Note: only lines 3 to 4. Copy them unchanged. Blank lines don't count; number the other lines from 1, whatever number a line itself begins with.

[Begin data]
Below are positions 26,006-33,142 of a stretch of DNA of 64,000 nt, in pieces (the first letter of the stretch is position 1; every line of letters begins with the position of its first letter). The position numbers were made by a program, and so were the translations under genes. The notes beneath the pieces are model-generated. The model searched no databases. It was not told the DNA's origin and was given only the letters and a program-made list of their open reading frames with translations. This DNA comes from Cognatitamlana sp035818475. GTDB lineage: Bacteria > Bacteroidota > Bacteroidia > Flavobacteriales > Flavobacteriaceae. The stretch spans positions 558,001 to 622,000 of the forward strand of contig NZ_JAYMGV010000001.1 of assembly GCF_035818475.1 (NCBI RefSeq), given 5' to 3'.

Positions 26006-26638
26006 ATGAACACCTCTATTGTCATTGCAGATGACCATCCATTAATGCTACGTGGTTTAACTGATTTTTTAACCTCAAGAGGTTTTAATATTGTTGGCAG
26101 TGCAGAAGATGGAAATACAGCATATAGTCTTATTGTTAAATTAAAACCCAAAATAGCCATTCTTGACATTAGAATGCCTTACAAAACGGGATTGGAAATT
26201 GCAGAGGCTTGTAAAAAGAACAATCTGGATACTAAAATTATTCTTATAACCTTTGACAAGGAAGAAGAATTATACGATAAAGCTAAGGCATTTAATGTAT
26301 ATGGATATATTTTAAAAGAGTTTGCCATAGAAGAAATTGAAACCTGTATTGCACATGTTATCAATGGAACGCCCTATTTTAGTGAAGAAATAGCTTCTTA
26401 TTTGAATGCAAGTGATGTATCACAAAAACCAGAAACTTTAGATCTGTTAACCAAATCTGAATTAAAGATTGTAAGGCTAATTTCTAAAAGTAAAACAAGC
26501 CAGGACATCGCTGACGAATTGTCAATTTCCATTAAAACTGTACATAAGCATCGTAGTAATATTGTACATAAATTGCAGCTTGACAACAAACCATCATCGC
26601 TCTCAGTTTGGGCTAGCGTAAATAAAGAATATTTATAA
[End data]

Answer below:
26006 ATGAACACCTCTATTGTCATTGCAGATGACCATCCATTAATGCTACGTGGTTTAACTGATTTTTTAACCTCAAGAGGTTTTAATATTGTTGGCAG
26101 TGCAGAAGATGGAAATACAGCATATAGTCTTATTGTTAAATTAAAACCCAAAATAGCCATTCTTGACATTAGAATGCCTTACAAAACGGGATTGGAAATT